Dr. Penson on Treatment Selection in Metastatic Hormone-Sensitive Prostate Cancer

David F. Penson, MD, MPH, MMHC
Published: Thursday, Nov 21, 2019



David F. Penson, MD, MPH, MMHC, chair, Department of Urology, and Paul V. Hamilton, MD and Virginia E. Howd Chair, Urologic Oncology, at Vanderbilt University Medical Center, discusses treatment selection in patients with metastatic hormone-sensitive prostate cancer.

Several FDA-approved agents are indicated for patients with mHSPC, including apalutamide (Erleada), abiraterone acetate (Zytiga), and docetaxel. Notably, the FDA granted a priority review designation to a supplemental new drug application for enzalutamide (Xtandi) for the treatment of patients with metastatic hormone-sensitive disease, based on data from the phase III ARCHES and ENZAMET trials.

Given the number of agents that are available in this setting, treatment can be individualized to each patient. For example, patients who have epilepsy would not do well on enzalutamide, says Penson. If the patient is a frail diabetic, they may not do well on abiraterone or docetaxel. If a patient has a high volume of disease, they may respond better to docetaxel over one of the androgen receptor–signaling inhibitors, adds Penson.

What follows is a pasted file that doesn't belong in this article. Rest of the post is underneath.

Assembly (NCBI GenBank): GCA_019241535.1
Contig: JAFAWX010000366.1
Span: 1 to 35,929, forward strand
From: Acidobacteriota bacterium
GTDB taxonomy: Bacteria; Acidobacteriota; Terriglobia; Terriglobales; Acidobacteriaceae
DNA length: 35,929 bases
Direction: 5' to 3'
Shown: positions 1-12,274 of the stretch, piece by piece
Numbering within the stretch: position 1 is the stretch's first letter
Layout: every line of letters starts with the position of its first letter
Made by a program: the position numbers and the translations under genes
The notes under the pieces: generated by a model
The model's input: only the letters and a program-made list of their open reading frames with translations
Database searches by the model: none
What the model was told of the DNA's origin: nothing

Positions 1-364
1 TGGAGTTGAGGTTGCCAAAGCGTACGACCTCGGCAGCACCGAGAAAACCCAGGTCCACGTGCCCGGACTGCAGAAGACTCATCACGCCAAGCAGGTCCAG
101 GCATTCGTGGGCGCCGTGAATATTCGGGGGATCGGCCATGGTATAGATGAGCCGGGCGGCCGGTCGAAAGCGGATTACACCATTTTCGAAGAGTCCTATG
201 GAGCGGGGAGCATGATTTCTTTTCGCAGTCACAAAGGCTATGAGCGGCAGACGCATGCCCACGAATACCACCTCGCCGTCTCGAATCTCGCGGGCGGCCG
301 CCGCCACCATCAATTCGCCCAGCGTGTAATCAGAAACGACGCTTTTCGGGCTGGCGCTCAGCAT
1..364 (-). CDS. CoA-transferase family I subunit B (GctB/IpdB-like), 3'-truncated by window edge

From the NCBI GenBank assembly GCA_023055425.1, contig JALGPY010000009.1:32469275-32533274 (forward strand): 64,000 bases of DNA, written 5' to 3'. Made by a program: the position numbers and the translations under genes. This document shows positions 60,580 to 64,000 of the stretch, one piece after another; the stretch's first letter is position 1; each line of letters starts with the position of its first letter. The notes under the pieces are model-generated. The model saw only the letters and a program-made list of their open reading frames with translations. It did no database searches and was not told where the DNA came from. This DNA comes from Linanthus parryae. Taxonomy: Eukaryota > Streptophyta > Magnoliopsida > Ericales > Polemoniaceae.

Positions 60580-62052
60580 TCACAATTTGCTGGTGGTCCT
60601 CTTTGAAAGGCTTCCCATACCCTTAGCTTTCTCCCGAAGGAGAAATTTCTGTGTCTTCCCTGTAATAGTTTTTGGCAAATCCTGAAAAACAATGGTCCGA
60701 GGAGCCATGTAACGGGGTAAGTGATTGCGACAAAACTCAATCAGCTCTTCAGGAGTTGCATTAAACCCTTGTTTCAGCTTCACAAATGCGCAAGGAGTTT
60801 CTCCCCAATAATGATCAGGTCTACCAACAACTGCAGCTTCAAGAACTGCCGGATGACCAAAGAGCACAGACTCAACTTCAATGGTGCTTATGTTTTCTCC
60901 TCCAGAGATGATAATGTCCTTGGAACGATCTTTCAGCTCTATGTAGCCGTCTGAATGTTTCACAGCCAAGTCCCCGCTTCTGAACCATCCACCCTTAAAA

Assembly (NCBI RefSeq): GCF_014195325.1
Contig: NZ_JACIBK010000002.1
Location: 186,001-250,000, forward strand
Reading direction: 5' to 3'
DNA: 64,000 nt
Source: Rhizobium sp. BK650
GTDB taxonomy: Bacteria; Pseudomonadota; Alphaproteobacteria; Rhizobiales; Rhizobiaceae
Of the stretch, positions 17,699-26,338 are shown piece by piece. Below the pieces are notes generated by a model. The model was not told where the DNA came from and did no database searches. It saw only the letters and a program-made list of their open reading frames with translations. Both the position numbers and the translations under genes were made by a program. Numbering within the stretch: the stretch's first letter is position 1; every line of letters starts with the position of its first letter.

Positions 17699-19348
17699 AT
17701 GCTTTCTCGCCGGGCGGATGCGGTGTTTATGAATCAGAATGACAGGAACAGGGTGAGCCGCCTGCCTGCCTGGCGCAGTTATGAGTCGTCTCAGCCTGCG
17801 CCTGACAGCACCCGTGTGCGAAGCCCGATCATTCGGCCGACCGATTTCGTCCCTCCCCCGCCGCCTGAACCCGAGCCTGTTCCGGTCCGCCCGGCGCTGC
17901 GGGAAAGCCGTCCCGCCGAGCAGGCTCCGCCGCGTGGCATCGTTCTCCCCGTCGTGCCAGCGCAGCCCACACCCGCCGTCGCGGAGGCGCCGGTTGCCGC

David F. Penson, MD, MPH, MMHC, chair, Department of Urology, and Paul V. Hamilton, MD and Virginia E. Howd Chair, Urologic Oncology, at Vanderbilt University Medical Center, discusses treatment selection in patients with metastatic hormone-sensitive prostate cancer.

Several FDA-approved agents are indicated for patients with mHSPC, including apalutamide (Erleada), abiraterone acetate (Zytiga), and docetaxel. Notably, the FDA granted a priority review designation to a supplemental new drug application for enzalutamide (Xtandi) for the treatment of patients with metastatic hormone-sensitive disease, based on data from the phase III ARCHES and ENZAMET trials.

Given the number of agents that are available in this setting, treatment can be individualized to each patient. For example, patients who have epilepsy would not do well on enzalutamide, says Penson. If the patient is a frail diabetic, they may not do well on abiraterone or docetaxel. If a patient has a high volume of disease, they may respond better to docetaxel over one of the androgen receptor–signaling inhibitors, adds Penson.

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